Tumbling down two spots probably takes them out of the running for Doncic. He might get past the first and second picks—might. He sure as anything, however, isn’t slipping past the Atlanta Hawks or Memphis Grizzlies after that.
Most will bank on them drafting big if Doncic is off the board. That’s fine. They’ve been after a franchise center for a while, and both Nerlens Noel and Salah Mejri are expected to leave in free agency this summer. But Dirk Nowitzki plays a ton of center now, as does breakout performer Maxi Kleber. Dwight Powell, another option at the 5, is also working off the best season of his career.
Rather than taking Bamba, the Mavericks should consider snaring Porter or even Mikal Bridges here. Their need for a more creative wing than Harrison Barnes is far too great for them to suppress it.
4. Memphis Grizzlies (19.9 Percent): Combo Forward or Big
It will take a small miracle, but Doncic could feasibly fall here, in which case the Memphis Grizzlies should scoop him up. Then again, they have to be realistic. And the reality is he probably isn’t getting past the No. 2 pick.
This will likely leave the Grizzlies to flirt with the idea of taking a combo big, such as Jaren Jackson Jr. or, should he be available, Marvin Bagley III. They’re free to do that. They could use a higher-end JaMychal Green—that big with outside range who can put the ball on the floor and play next to Marc Gasol. Heck, they might even need Gasol’s replacement if they decide to usher in a rebuild.
Reaching for a wing like Porter or Bridges should not be out of the question here, though. The Grizzlies have been searching for a floor-spacing scorer who can hold his own at the defensive end for what feels like forever. Chandler Parsons was supposed to be that guy when they signed him in 2015. He clearly isn’t. Making an over-the-top play for a wing has to be on the table.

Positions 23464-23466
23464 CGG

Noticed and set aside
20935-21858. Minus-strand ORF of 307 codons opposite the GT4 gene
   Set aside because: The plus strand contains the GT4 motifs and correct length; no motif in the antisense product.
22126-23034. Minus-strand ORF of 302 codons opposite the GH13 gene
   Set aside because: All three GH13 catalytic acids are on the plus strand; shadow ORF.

3. Atlanta Hawks (13.7 Percent): Best Player Available
The Atlanta Hawks are in a pretty comfy position. They own three first-rounders in this year’s draft and don’t have a gaping hole anywhere. They could use a point guard if they trade Dennis Schroder, but neither Young nor Sexton is worth a top-three choice. Doncic would be a no-brainer here and can orchestrate the offense from one of the forward spots, but he’s not expected to slip past the Sacramento Kings at No. 2.
Marvin Bagley III seems like the most sensible selection. His scoring at the 4 permanently forces John Collins to the 5, where’s probably best suited, and the offensive ceiling on a frontcourt that includes both of them is out of this world—infinitely so if Collins ever knocks down threes in volume at a league-average clip.
2. Sacramento Kings (5.3 Percent): Best Player Available
What a weird spot for the Sacramento Kings to be in. They don’t have a surefire star cornerstone on their roster. It could be De’Aaron Fox, but you’d be hard-pressed to find people who guarantee he’ll have a better career than either Taurean Prince or John Collins will in Atlanta.
And yet, they have prospects at every turn, leaving them with no clear position of need. Point guard is about the only spot they shouldn’t be looking at. There are no floor generals worth a top-two pick in this pool, and again, they have Fox.
Taking Doncic is a safe play for a Kings squad that hasn’t excelled at player development in years past. But if he gets chosen first overall, Sacramento will have an interesting dilemma on their hands: Do they draft another big or biggish player, such as Deandre Ayton, Bagley or Jackson when they already have Willie Cauley-Stein, Harry Giles and Skal Labissiere? Or do they consider looking at Porter, Bridges or the chance to trade down?
1. Phoenix Suns (25 Percent): Playmaking Big or Wings
Point guard would technically be the Phoenix Suns’ biggest hole. But they aren’t taking Young or Sexton here. That would be draft-day suicide.
Besides, if it’s pick-and-roll playmaking they crave alongside Devin Booker, Doncic is their guy. He’s a crafty passer off the bounce, and he even spent time playing for the Suns’ new head coach during his stint with the Slovenian National Team.
This situation gets dicey if they’re looking for a defensive anchor. Ayton would be deemed the pick in that scenario. He’s actually something of a liability right now, but most believe he has the physical tools to be a switchy big who swallows shots at the rim in bunches.
But picking him is not without collateral damage. It would amount to the Suns essentially saying they’re out on one of Marquese Chriss and Dragan Bender. If they’re not ready to do that, Doncic is the more polished fit.